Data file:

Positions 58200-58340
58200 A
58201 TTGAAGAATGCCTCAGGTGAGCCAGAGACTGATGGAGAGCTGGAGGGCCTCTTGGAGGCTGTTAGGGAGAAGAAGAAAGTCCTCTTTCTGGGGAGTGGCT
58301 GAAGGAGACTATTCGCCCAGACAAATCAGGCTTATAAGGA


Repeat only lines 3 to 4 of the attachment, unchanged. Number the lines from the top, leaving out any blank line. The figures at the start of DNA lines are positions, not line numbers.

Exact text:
58201 TTGAAGAATGCCTCAGGTGAGCCAGAGACTGATGGAGAGCTGGAGGGCCTCTTGGAGGCTGTTAGGGAGAAGAAGAAAGTCCTCTTTCTGGGGAGTGGCT
58301 GAAGGAGACTATTCGCCCAGACAAATCAGGCTTATAAGGA